While walking along the aisles of a supermarket, it is possible for the average person to be overwhelmed by the various food labels that exist. As people’s awareness and the demand for accountability and healthy options has grown over the years, more and more products can be seen with labels such as “natural”, “organic” or “USDA verified”. Nevertheless, these food labels can be misleading, especially with meat products. For instance, corporate giant Perdue markets its chickens as “USDA verified”, “cage free”, and “humanely raised”. Yet, these chickens are raised unhealthily overweight and are contained in dark, cramped, and filthy conditions. When big companies put these arbitrary labels on their products, consumers are caught up in a false sense of comfort that prevents them from making informed decisions. It feeds into a cycle where consumers continue to lend their support to an unethical industry without demanding full transparency. In the process of rebranding their image by assuming unregulated and meaningless labels, companies exploit the public and withhold important information regarding their operations. Continue reading Deceptive Labels // Kirti Duddi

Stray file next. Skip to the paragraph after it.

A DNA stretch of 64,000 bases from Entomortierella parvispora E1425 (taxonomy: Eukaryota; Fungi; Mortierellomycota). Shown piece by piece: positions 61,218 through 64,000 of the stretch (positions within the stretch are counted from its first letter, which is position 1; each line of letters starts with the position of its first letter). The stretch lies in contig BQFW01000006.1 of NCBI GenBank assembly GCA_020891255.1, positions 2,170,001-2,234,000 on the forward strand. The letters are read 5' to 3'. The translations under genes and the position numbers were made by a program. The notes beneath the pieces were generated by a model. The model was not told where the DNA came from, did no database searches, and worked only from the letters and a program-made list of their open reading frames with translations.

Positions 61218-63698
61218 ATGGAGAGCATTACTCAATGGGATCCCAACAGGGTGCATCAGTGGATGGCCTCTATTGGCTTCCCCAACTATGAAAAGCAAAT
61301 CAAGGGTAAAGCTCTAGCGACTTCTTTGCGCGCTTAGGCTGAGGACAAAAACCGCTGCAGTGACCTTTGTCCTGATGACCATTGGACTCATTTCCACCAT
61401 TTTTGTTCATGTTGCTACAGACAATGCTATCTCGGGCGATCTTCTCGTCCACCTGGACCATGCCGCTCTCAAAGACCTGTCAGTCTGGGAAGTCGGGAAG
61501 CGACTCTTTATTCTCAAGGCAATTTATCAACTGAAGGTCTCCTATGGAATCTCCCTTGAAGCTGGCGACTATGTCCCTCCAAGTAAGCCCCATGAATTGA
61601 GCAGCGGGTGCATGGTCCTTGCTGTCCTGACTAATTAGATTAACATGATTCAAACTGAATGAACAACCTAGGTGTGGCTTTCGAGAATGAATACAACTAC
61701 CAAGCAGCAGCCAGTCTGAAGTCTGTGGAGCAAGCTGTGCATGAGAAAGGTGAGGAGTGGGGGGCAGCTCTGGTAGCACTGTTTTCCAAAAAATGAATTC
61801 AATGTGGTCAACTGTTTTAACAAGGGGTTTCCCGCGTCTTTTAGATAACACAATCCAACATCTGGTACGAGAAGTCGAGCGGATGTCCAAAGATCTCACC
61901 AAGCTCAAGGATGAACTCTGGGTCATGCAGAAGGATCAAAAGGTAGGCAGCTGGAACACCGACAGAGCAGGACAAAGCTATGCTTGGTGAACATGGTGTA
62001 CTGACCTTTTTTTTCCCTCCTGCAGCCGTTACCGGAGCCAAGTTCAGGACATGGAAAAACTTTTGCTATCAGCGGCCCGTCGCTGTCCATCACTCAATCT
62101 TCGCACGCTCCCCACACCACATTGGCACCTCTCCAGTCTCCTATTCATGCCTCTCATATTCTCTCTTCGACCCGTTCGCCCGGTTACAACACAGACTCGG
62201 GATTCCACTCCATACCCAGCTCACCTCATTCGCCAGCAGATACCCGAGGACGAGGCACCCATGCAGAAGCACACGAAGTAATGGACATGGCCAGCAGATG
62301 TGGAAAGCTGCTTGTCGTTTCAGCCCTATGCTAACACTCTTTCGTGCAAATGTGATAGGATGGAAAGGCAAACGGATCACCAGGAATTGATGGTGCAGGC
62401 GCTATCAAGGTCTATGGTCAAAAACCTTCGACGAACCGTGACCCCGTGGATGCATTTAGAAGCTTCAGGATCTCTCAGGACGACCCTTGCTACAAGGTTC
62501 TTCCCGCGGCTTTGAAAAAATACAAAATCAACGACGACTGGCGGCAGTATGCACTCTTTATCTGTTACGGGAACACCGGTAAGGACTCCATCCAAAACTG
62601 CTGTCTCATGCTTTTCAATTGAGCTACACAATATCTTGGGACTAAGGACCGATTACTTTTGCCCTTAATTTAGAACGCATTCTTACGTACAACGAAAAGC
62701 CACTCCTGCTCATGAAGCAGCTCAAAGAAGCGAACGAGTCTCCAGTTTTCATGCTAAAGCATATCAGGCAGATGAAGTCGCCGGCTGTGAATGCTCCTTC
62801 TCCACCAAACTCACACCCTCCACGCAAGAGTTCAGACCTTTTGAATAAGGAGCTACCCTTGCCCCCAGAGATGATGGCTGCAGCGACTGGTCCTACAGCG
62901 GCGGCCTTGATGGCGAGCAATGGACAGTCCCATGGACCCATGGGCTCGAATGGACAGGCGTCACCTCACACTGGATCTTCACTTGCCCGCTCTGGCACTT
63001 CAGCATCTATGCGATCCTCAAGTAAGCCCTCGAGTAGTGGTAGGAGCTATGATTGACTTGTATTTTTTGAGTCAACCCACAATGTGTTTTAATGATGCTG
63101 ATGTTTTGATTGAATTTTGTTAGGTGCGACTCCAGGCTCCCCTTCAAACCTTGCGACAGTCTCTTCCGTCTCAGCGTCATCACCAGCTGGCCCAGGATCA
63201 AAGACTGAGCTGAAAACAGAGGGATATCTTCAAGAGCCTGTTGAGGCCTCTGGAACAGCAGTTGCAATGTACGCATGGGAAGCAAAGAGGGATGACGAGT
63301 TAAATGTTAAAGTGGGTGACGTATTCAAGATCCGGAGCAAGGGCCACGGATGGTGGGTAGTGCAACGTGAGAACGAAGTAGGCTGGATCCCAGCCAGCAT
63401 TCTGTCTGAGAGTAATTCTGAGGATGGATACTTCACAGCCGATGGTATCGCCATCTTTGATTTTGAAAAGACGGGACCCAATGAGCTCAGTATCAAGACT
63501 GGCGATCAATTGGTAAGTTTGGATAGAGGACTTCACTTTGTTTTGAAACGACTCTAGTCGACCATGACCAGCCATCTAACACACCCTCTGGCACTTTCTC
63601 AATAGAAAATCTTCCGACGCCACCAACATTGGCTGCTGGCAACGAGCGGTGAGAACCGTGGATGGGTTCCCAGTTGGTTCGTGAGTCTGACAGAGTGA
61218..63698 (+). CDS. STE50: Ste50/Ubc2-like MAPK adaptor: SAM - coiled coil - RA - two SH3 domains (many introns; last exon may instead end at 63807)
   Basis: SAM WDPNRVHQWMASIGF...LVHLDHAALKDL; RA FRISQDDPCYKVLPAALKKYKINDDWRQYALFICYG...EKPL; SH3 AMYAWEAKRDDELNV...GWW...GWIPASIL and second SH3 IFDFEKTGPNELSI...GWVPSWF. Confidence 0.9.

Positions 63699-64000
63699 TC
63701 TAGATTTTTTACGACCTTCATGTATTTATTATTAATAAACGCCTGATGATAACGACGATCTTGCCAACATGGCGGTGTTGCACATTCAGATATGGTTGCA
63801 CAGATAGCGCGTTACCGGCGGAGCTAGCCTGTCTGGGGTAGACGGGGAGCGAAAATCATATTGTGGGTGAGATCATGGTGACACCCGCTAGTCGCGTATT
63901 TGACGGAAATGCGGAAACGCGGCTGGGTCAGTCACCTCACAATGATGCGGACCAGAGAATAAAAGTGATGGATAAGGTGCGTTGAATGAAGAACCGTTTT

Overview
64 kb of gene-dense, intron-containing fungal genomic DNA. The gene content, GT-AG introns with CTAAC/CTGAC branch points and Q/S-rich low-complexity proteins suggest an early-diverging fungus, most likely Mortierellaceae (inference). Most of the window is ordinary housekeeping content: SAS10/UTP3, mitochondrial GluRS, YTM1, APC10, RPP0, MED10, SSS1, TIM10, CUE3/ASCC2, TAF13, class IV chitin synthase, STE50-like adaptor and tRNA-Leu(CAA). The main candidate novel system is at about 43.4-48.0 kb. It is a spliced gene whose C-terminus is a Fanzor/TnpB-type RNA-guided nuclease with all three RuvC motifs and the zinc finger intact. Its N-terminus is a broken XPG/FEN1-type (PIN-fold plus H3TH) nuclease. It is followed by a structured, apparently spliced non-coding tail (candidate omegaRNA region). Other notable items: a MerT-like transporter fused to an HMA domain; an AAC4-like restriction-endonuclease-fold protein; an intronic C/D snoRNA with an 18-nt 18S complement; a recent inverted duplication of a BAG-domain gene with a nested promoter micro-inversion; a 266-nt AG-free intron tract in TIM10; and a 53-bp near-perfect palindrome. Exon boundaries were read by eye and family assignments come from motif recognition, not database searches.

If there is one thing that I can take away from my Critical Thinking and Writing course, it is awareness. Before taking this class, I never thought about where my food came from, or what kind of life it lived. I never thought about how my steak got to my plate, I just wanted something that tasted good. Admittedly, this class has stripped me of my innocence. I can no longer plead ignorant to the horrific wrongdoings of the meat and poultry industries. The corruption among the Mega-Corporations is being swept under the rug and is going unpunished. The factories are tantamount to sweatshops, forcing workers, who have been reported to defecate while working, to repeatedly ravage carcasses of freshly slaughtered meat for inhumane hours.
Continue reading Ignorance is Bliss // JP Hurley
The point. What is the point? Have you seen it? Found it? I never have. At least I don’t think so. Hasn’t stopped me from looking, though. The point is always out there, laughing and mocking my inability to grasp its seemingly simple yet frustratingly out-of-reach message. At times, it almost seems like I’ve got it, and its these moments that are the most maddening. Ignorance truly is bliss. Continue reading To Think // Pete Mitchell
After attending college for six and a half months and having taken my second flurry of final exams, it’s safe to say that among the nine courses I have enrolled in so far, two courses– the “Food, Self, and Culture” Critical Thinking and Writing sequence–surprised me the most. Ultimately, I learned more and more about specific social issues in America on top of the cruelties done by our food industry that seem to be swept under the carpet. Merging what I have learned from my essays together, while the concept of freedom and access to opportunities are certainly attributed to our country, our media lacks in raising awareness towards current social problems…which, unintentionally, hides them from the world. Continue reading LAND OF THE FREE, HOME OF THE HUNGRY // ROMAN LYMAN